ComicFest 2019 – 5 minutes with Sharon Murdoch

ComicFest is back for 2019! On Thursday, Friday and Saturday, 2 to 4 of May at the National Library there will be panels, talks and workshops all day long for comic-lovers of all ages. You can also pick up a free comic from us on May the 4th and celebrate Free Comic Book Day, courtesy of GRAPHIC! For full programme click here and follow our updates on our Facebook event.

Meet Sharon Murdoch, a political cartoonist with Stuff Media. Her cartoon series Munro, about an orange cat, also appears in Stuff’s daily newspapers. Murdoch won Canon Media Awards Cartoonist of the Year in 2016 and 2017, and Voyager Media Awards Cartoonist of the Year in 2018 (formerly the Canon Media Awards). Two collections of Sharon’s work have been published – one on her political work written by Dr Melinda Johnston, and another of her Munro cat cartoons, which came out in late 2018. Of political cartooning, Sharon says she can’t think of another job she would rather do. Even on a bad day.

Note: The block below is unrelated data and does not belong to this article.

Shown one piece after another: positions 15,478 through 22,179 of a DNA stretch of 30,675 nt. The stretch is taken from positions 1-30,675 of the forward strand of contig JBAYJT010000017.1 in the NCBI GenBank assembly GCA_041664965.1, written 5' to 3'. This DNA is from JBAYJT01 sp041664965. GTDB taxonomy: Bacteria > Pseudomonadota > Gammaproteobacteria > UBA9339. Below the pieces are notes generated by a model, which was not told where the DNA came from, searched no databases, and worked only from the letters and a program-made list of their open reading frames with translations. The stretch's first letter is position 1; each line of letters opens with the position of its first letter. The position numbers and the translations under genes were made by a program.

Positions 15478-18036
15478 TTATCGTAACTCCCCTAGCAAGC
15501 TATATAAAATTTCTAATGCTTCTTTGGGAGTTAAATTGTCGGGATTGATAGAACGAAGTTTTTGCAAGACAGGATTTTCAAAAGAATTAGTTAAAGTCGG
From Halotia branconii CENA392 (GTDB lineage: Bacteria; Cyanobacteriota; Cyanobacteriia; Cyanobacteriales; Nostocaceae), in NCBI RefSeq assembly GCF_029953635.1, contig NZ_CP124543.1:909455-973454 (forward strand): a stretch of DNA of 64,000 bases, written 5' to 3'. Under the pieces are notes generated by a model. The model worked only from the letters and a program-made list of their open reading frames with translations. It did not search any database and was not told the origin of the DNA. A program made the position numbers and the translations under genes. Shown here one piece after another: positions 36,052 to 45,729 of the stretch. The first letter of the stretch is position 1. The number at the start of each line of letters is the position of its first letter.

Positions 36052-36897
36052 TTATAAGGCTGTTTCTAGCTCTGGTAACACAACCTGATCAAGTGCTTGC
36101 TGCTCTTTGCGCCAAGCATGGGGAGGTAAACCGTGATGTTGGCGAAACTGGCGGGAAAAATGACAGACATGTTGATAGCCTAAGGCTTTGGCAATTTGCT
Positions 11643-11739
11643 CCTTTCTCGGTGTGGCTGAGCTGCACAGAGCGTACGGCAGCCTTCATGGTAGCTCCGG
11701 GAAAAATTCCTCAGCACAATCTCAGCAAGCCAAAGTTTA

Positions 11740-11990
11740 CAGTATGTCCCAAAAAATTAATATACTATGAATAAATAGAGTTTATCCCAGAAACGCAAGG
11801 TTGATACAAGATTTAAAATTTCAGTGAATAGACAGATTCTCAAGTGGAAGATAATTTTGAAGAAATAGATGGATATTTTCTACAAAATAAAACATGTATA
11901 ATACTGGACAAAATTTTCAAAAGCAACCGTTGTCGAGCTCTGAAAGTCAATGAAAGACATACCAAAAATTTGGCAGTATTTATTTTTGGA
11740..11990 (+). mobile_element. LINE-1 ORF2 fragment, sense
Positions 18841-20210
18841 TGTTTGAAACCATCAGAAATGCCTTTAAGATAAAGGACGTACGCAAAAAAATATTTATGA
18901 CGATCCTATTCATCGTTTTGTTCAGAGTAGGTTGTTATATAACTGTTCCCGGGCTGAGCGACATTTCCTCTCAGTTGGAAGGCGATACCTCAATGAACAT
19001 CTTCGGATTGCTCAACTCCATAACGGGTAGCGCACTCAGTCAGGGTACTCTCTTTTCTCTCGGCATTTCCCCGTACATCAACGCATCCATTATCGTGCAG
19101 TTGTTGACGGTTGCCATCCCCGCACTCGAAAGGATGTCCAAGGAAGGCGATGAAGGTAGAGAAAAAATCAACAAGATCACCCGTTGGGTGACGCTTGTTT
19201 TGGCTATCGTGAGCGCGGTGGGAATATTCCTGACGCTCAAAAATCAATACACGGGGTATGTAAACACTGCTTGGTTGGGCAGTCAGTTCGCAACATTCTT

Q: What first got you interested in comics?
A: After I finished Design School I lived with Trace Hodgson, who at the time was a political cartoonist for The Listener, so cartoons were a normal part of the day, and he had lots of comics around – mainly underground. Later I worked with a Xhosa Women’s Community Development group in South Africa, and we used comic strips as a way to communicate information about AIDS prevention and early childhood development. I also helped put together a kids paper for the Evening Post newspaper, called Presto. Gradually I started doing political stuff. And so it went…

Q: What is your average day like?
A: On days I have to do a political cartoon I turn on the radio as soon as I wake up and listen to RNZ and trawl through news sites. If I’m lucky my partner will bring me a cup of tea – which may be straight kindness, or may be because he likes the kitchen to himself. Our cats Munro and LaLuna usually clamp me to the bed, so it takes a bit of manouvering to extricate myself. I walk into town and have another cup of tea at a cafe while I read the newspaper, and rough out ideas. Then some more walking is usually involved while I try to sort out what the characters are saying. Most days I draw at my desk in the Stuff newsroom. It’s a great place to be, because there’s more tea, and I get to hear what’s happening about the place.

I usually work till around 6.30 or so, and then I walk home again. If I have other projects on, I try to do them on the weekends, or if I’m on a deadline I’ll work in the evening, but I find as I’ve gotten older working in the evening is more exhausting than it used to be, and also takes time away from being with my partner, my teenaged daughter, the two cats and the dog, Iris.